POPE: I BLAME IRISH BISHOPS; Victims Reject Pontiff's Apology as Church Hierarchy Keep Their Jobs; Apology, Condemnation ...but No Punishment

The Mail on Sunday (London, England), March 21, 2010 | Go to article overview

POPE: I BLAME IRISH BISHOPS; Victims Reject Pontiff's Apology as Church Hierarchy Keep Their Jobs; Apology, Condemnation ...but No Punishment


Byline: Neil Michael, Aiden Corkery and Mick Browne

THE POPE yesterday apologised to survivors of clerical sex abuse and acknowledged that they had been 'betrayed' by the Church.

In a strongly worded papal letter - the first to addressing sex abuse within the Church - he expressed 'shame and remorse' about the 'criminal acts' committed by priests and religious here.

He also admitted that Irish bishops had 'failed, at times grievously' and condemned their 'grave errors in judgment and failures in leadership'.

However the Pope announced no disciplinary sanctions against paedophile priests, nor further resignations among the bishops whose failures he had pinpointed.

Nor did he accept the Vatican's responsibility for the 30-year cover-up of abuse scandals here and abroad.

Abuse survivors said the letter, which has been read around the world, failed to take decisive action to prove that the Church was prepared to face its shameful past.

One In Four executive director Maeve Lewis said: 'Pope Benedict has passed up a glorious opportunity to address the core issue in the clerical sexual abuse scandal.

'This is the deliberate policy of the Catholic Church at the highest levels to protect sex offenders, thereby endangering children.' She added: 'The Pope speaks only of failures in the Irish Church - and neglects the role of the Vatican.

'If the Church cannot acknowledge this fundamental truth, it is still in denial.'

The head of the Church here, Primate of All Ireland Cardinal Sean Brady - whose own involvement in a sex abuse investigation in 1975 has led to an escalation of the on-going crisis in the Church., as well as calls for him to resign - welcomed the letter.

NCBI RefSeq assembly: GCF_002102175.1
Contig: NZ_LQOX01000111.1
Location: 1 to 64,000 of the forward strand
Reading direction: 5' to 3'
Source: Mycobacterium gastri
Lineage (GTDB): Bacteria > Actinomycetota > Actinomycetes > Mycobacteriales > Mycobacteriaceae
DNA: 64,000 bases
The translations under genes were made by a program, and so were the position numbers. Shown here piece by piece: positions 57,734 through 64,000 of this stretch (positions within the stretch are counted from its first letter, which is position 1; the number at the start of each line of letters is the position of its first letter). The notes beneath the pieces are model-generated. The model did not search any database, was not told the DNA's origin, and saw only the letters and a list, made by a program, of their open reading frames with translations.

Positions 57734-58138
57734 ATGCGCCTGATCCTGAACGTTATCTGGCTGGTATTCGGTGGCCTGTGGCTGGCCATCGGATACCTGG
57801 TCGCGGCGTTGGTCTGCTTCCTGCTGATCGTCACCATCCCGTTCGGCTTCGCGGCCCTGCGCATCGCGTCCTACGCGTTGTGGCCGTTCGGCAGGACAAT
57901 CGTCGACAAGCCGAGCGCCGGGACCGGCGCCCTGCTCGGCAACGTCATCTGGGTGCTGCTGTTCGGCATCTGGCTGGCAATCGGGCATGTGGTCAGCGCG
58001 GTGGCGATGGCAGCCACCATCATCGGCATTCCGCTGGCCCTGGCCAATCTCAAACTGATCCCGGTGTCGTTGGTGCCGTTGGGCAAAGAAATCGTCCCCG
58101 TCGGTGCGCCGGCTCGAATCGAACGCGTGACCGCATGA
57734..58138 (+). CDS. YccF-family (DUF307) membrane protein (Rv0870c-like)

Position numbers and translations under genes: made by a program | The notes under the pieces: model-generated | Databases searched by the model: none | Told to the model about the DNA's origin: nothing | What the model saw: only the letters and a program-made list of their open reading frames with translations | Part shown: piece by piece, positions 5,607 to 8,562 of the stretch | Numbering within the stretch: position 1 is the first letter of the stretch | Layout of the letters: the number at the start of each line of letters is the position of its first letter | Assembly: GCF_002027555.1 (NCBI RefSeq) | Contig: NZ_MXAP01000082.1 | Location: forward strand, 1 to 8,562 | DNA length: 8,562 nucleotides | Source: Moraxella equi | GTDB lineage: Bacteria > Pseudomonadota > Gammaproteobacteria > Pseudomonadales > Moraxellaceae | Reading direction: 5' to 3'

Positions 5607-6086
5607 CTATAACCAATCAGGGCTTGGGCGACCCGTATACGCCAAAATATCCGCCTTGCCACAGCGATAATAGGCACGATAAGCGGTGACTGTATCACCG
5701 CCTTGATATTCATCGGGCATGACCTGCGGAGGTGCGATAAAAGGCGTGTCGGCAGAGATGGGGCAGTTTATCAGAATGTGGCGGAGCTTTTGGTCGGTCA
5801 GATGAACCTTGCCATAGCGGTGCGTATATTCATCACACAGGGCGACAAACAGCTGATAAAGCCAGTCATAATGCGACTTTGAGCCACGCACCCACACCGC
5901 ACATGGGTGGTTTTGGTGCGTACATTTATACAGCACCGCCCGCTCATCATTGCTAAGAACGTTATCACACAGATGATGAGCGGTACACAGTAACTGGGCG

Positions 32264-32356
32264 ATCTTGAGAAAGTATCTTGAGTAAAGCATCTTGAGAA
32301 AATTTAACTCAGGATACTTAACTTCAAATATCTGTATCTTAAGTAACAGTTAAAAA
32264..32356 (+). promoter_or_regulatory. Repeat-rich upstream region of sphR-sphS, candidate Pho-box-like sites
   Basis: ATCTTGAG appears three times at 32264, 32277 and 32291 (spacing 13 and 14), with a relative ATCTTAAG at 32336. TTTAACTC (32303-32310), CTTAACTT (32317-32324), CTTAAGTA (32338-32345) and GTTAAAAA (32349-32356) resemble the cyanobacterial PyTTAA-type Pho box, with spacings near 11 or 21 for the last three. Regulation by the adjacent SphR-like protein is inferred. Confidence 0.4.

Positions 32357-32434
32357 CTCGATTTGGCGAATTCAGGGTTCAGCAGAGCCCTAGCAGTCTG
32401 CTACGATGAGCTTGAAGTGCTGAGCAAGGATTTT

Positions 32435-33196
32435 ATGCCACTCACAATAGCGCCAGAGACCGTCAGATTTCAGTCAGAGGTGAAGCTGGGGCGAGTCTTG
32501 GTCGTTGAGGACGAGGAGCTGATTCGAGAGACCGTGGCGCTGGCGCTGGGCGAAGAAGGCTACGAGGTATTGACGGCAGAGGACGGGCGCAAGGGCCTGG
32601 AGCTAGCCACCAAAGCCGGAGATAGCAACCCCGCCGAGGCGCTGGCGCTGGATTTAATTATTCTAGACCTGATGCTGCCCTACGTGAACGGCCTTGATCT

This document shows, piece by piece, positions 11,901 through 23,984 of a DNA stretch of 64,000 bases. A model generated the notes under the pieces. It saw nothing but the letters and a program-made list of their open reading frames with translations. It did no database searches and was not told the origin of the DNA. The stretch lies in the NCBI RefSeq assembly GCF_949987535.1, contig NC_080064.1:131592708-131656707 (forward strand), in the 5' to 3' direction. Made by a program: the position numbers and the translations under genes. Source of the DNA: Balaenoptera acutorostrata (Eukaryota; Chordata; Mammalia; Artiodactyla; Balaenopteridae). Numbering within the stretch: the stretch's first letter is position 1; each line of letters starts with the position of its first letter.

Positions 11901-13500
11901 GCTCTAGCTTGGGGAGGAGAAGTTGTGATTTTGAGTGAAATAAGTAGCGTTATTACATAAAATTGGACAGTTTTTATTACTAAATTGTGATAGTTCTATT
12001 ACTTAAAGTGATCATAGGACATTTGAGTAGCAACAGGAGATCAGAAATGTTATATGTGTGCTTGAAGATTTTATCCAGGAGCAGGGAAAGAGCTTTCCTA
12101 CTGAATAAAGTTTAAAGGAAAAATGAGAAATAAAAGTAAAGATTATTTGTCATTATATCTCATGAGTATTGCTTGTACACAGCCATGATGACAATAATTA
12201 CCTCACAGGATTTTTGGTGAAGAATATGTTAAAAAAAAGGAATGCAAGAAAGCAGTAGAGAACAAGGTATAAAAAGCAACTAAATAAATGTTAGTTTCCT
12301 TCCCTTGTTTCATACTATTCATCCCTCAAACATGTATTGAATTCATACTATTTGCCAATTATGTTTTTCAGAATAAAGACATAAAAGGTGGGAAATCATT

He said he hoped it would be interpreted and received as an opportunity for 'rebirth' in the Church and across the island and he urged people to read the missive with 'an open heart and in a spirit of faith'.

The letter - which was first mooted when Irish bishops were summoned to Rome in the wake of the Murphy Report - was published on the Vatican's website at 11am and covered seven pages in unusually informal language.

It contained the most powerful apology issued by any Pope regarding the issue of sex abuse.

Benedict - who is himself being linked to suggestions of an abuse cover-up in his native Germany - told Irish abuse victims: 'You have suffered grievously and I am truly sorry. I know that nothing can undo the wrong you have endured.

'Your trust has been betrayed and your dignity has been violated. Many of you found that, when you were courageous enough to speak of what happened to you, no one would listen. Those of you who were abused in residential institutions must have felt that there was no escape from your sufferings.

'It is understandable that you find it hard to forgive or be reconciled with the Church. In her name, I openly express the shame and remorse that we all feel.' Before making his apology, the Pontiff had gone into the reasons he was writing the letter and the background to the clerical child sex-abuse scandal in Ireland.

He said: 'I have been deeply disturbed by the information that has come to light regarding the abuse of children by members of the Church in Ireland. I can only share in the dismay and the sense of betrayal that so many (survivors) have experienced.' Next, the Pope appealed to the faith of abuse victims.

'I ask you not to lose hope,' he said. 'It is in the communion of the Church that we encounter the person of Jesus Christ, who was himself a victim of injustice and sin.

'Like you, he still bears the wounds of his own unjust suffering.' He reminded the faithful of the role of the Catholic Church in Ireland down through the centuries.

'Historically, the Catholics of Ireland have proved an enormous force for good at home and abroad. Celtic monks like Saint Columbanus spread the Gospel in Western Europe and laid the foundations of medieval monastic culture. …

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